Bernadette Hoffman is a security officer who normally takes the No. 5 bus route, but when she went to make her usual commute Tuesday, it was different.
Trinity Metro unveiled the A Better Connection project over the holiday weekend, with new routes that started Sunday.
The new system is supposed to offer “more frequent routes, direct travel, routes to destinations without transferring through Downtown, better connections to TEXRail and consistent evening and weekend service through a budget-neutral redesign,” according to the website.
Trinity Metro Chair Jeff Davis said the last time Fort Worth reimagined routes, 30 years ago, many routes remained the same.
“It was time to begin looking at more frequency for routes that we could justify it,” Davis said. “And in our jargon, what frequency means is freedom, and you increase ridership with more frequency.”
A Better Connection added frequency for some buses, removed some connections and helped some crosstown routes avoid transfers. The goal for how frequently a bus runs is 15 minutes, Davis said.
On Tuesday, Hoffman was glad she stayed on the bus longer than she usually would because the stops were different, and it was her first day on the new route. The route she normally takes does not run on the weekend, so Tuesday was her first experience with the change.
Bus rides will be free through Sept. 11, according to the Trinity Metro website. Fares will be $1 for one-way rides and $2 for one-way ACCESS rides from Sept. 12 through Oct. 31.
The city giving rides for free while people figure out the new system is nice, Hoffman said.
“So far I haven’t had any issues,” she said. “But it’s hard for them to not tell us what stop is going to be active and what’s not.”
Trinity Metro worked to get community input instead of just working with a consultant to modify the routes. Trinity offered community meetings, surveys and social media engagement to get opinions from residents, Davis said.
But rider Gabriela Varela liked her old route, she said Tuesday on the bus. She now has to take a bus to downtown and then switch to another to get to her job at the Grand Plaza, which she said will cost more.
She also uses the bus to get to her classes at Tarrant County College South Campus, and Valera said the stop to do the bus transfer isn’t always safe at night or early in the morning when there are not a lot of people around.
A Better Connection is a good move for the city, Vice Chair of the Tarrant Transit Alliance Onyinye Akujuo said.
“Having ABC implemented should help to optimize routes, which go to the places our riders need and should be straightforward,” she said. “We want to focus on more initiatives to get people to use transit.”
The goal is to help decrease congestion and improve quality, Akujuo said. A Better Connection can be the first step to those changes.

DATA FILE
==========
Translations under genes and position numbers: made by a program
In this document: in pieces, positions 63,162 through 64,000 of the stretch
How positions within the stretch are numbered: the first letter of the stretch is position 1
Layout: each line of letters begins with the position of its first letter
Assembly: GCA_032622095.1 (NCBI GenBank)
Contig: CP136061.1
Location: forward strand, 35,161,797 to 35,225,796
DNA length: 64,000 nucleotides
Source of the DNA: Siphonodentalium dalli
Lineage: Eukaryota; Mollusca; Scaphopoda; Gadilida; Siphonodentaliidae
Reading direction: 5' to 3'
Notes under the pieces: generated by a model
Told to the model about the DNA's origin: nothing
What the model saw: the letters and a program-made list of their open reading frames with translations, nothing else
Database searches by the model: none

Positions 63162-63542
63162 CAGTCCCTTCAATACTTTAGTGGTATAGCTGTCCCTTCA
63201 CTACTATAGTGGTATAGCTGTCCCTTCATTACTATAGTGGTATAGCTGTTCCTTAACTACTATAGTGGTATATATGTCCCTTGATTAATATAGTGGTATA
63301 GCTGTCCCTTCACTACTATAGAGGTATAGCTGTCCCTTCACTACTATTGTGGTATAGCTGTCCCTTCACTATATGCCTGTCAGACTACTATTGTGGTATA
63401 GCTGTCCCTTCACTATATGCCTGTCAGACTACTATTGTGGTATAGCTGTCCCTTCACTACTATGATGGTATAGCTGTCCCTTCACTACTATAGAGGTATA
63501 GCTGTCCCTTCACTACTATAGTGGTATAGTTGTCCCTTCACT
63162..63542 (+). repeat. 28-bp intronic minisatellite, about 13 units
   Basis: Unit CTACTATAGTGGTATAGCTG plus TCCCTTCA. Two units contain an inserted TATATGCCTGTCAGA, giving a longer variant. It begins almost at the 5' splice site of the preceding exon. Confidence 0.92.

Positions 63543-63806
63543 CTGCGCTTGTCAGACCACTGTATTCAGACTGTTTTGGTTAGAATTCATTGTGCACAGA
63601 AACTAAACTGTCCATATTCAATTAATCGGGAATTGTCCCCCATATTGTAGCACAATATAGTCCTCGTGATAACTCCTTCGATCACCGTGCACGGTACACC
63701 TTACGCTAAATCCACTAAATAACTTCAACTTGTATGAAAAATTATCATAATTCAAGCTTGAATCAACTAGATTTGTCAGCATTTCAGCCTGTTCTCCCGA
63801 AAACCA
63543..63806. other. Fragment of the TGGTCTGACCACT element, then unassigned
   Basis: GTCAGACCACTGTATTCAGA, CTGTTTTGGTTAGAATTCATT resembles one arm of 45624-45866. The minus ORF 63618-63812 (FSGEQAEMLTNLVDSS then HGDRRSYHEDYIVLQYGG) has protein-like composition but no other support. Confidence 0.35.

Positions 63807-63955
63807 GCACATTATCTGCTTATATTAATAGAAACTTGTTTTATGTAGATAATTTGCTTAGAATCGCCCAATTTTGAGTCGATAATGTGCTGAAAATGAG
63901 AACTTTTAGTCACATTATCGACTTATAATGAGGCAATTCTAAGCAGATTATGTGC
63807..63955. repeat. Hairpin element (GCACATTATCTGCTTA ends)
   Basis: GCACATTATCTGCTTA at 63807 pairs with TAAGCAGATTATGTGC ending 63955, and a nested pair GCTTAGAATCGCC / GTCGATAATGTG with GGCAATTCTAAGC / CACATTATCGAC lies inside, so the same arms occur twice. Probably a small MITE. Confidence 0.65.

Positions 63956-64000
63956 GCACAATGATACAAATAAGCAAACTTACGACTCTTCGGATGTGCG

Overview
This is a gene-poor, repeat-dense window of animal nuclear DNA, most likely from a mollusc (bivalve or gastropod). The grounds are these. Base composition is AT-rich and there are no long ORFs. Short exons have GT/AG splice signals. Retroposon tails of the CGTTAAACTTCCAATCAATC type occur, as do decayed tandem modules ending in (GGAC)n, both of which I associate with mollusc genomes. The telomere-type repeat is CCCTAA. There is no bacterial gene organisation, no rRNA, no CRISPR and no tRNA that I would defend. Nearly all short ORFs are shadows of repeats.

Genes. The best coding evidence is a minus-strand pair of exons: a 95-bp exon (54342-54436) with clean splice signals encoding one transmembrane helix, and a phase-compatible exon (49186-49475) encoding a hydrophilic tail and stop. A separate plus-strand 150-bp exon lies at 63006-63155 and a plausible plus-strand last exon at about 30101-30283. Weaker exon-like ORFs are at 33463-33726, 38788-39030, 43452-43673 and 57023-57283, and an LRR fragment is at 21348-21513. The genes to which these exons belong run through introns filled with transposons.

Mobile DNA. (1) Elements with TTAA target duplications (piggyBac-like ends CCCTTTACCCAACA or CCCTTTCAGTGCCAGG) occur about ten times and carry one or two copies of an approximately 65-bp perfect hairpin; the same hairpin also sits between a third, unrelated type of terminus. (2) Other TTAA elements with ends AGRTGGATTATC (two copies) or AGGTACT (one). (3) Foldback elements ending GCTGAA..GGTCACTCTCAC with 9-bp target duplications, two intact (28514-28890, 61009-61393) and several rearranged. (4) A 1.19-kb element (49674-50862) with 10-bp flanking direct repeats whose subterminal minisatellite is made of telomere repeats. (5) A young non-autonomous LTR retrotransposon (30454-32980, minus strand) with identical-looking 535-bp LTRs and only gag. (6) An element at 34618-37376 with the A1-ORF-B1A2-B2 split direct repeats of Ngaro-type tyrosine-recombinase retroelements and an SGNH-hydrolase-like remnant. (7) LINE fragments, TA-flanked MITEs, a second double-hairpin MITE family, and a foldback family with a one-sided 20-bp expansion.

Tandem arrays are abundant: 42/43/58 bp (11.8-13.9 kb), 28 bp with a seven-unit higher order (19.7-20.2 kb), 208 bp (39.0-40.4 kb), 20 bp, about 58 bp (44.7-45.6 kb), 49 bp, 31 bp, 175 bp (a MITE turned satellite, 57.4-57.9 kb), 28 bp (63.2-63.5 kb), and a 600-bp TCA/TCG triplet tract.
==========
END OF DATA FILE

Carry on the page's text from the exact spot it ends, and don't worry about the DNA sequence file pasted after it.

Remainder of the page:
Fort Worth is growing, and transit needs to grow with it. The routes also need to address urban sprawl and reach the suburbs, too, she said.
“People who live there still need to connect to these key places, and there is no fast, efficient, regionalized way to do that,” she said. “It’s time that our system pivots to the positive changes that are happening right and improve more frequent, faster and efficient routes that can help us get to work, to fun, help us do our errands and other things that we like to do.”
Future of public transit in Fort Worth
A Better Connection is not the end goal for Davis; he said he wants to see more invested in public transit in Fort Worth.
“We’re not getting to all communities on the west side, and we’re not even getting to all communities on the east side,” he said. “There’s a great demand for more service in east Fort Worth in north Fort Worth. We’re just not spending enough money to have the kind of public transportation our community deserves.”
Hoffman would appreciate the stop sites being more precise to show which bus is stopping where to improve her commute, she said.
Akujuo sees a lot in the future of public transit in Fort Worth: the possibility for something like a small high-speed rail system, a better grid system and optimizing routes further.
“Having transit is optimal as the city grows to become the 12th-largest city in the country,” Akujuo said. “If you do comparisons to other cities in the nation that are 11 and up, no other city is, I would say, transit-weak, or transit-poor like us. All of them have better grid systems than we have, that have regional connectivity. And I think a lot of the issues come from people looking at the cost of things.
“But they also have to see what the future holds and the longer that we wait to invest, the harder and more expensive it’s going to be to build,” she said. The time to build is now. But again, it has to be done under the best leadership, and other groups of people who understand how to find more finances for these projects.”